Own old cars, trucks or motorcycles long enough, and sooner or later a common problem arises: A needed part is no longer available. Porsche Classic has recently announced an innovative solution (for a select grouping of components, anyway), which raises the question: Can 3D printed parts eventually be the answer to owners’ and restorers’ prayers?
Three-dimensional printing, now part of a process commonly referred to as additive manufacturing, can trace its roots to the 1980s, but it would take until the early 21st century for the technology to jump from lab to industry. By 2010 or so, printers had become affordable and powerful enough to gain favor among low-volume manufacturers, where they were typically used for rapid prototyping of parts.
Early 3D printers used plastic resins (usually cured by UV light) to create objects, limiting their potential uses. An intake manifold, for example, could be designed on a computer, printed in a shop, and then tested on a customer’s vehicle for fit, but the plastic material wasn’t initially capable of withstanding high temps and strong vibration. On the other hand, the plastic part could be used to produce a mold to create the final metal-cast part, streamlining the tradtional design and manufacturing process.
In more recent years, additive manufacturing has expanded to included a wider array of printable materials, including both stronger plastic and metal, leading to the rise of “desktop manufacturing.” Not only are automotive aftermarket parts now occasionally made in this manner, but hypercar manufacturer Koenigsegg and boutique manufacturer Local Motors have both adopted 3D printing as part of the manufacturing process. Even the aerospace industry has embraced the technology, using 3D printed parts in the Airbus A350 XWB and the Eurofighter Typhoon.
Which brings us full circle to Porsche Classic, which announced earlier this month that 3D printing would be used to create parts for cars such as the uber-rare 959, of which only 292 examples were ever created. Prior to 3D printing’s maturation, duplicating an out-of-stock part sometimes required the re-creation of machine tools or dies, a costly proposition for a low-volume replacement part.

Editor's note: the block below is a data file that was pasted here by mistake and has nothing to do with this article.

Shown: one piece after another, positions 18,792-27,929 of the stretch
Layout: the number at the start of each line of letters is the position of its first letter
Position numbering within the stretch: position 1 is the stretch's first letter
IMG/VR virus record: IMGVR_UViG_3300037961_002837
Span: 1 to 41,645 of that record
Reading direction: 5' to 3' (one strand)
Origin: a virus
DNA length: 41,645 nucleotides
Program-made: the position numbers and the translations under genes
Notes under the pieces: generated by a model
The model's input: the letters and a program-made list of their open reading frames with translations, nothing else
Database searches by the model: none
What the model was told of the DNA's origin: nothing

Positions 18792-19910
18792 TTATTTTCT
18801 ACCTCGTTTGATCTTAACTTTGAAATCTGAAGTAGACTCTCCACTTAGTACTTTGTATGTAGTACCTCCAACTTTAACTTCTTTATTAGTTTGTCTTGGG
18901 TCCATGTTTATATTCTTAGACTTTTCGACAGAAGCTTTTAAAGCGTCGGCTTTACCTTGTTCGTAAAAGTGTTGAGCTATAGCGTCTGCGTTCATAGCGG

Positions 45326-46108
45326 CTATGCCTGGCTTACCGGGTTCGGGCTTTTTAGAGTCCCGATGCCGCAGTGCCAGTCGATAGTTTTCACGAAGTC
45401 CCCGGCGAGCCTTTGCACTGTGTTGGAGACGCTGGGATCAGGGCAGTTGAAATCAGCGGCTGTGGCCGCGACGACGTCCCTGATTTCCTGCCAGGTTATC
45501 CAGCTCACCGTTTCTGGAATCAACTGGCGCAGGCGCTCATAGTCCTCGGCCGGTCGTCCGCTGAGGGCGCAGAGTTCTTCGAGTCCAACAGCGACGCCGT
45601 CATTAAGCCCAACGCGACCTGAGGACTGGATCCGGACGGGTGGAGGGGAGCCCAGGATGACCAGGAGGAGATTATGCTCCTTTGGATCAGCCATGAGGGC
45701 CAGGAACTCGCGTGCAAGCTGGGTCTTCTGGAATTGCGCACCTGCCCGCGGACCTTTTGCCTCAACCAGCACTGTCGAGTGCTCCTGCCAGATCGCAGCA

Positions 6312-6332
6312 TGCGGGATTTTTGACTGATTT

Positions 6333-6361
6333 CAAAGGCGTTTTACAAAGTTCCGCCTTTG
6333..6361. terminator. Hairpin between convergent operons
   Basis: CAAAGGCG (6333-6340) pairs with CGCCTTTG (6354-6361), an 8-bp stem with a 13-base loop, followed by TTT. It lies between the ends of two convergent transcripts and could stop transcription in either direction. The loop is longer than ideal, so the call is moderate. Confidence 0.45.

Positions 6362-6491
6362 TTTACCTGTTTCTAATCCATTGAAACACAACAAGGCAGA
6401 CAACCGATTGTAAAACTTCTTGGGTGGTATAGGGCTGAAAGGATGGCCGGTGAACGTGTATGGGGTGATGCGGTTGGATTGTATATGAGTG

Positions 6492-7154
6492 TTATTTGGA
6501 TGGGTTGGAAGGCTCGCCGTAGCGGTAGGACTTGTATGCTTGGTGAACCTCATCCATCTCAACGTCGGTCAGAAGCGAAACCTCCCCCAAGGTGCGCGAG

In contrast, Porsche describes the process of 3D printing a clutch release lever for the 959 in its press release:
To manufacture the release lever, a layer of powdery tool steel less than 0.1 millimeters thick is applied to a processing plate in a computerized process. In an inert atmosphere, a high-energy light beam then melts the powder in the desired locations to create a steel layer. Thus, the complete three-dimensional component is produced, layer by layer. Both the pressure test with a load of almost three tons and the subsequent tomographic examination for internal faults were passed by the printed release lever with flying colors. The practical tests with the lever installed in a test vehicle and extensive driving tests confirm the impeccable quality and function of the component.
Thanks to such positive results, Porsche Classic’s 52,000 item parts stock now includes nine parts manufactured via a 3D printing process. Steel or alloy parts are “built” using the selective laser melting process described above, while plastic parts are created using a Selective Laser Sintering (SLS) process, where the material is heated to just below its melting point prior to being deposited on the layer below. A laser is then used to fuse the plastic powder in the desired location, (eventually) creating the part desired. Like the original components, 3D printed plastic parts must meet the German automaker’s standards for strength, as well as UV light and chemical resistance.
Creating a 3D printed part begins with a three-dimensional scan of an original part, eliminating a potentially complex design step. Porsche Classic is currently evaluating an additional 20 components to determine whether 3D printing represents a viable alternative to more traditional production methods.
Though 3D printing continues to have limited applications today, advances in material science (and 3D printers themselves) may change this in the coming years. With an ever-increasing number of automakers adding “Classic” divisions (a list that now includes Porsche, Jaguar, Land Rover, FCA, Mercedes-Benz, Ferrari, BMW, and Lamborghini), is it possible that future collectors and restorers may never know the anguish of “no longer available?” Could a viable business model soon be made for a small, low-volume shop to scan, edit, and then print a new fender for a Studebaker, or a new engine block for a flathead Ford V-8?
Not tomorrow, most likely, but perhaps in the next decade or so. Perhaps this “future” thing won’t be so bad, after all.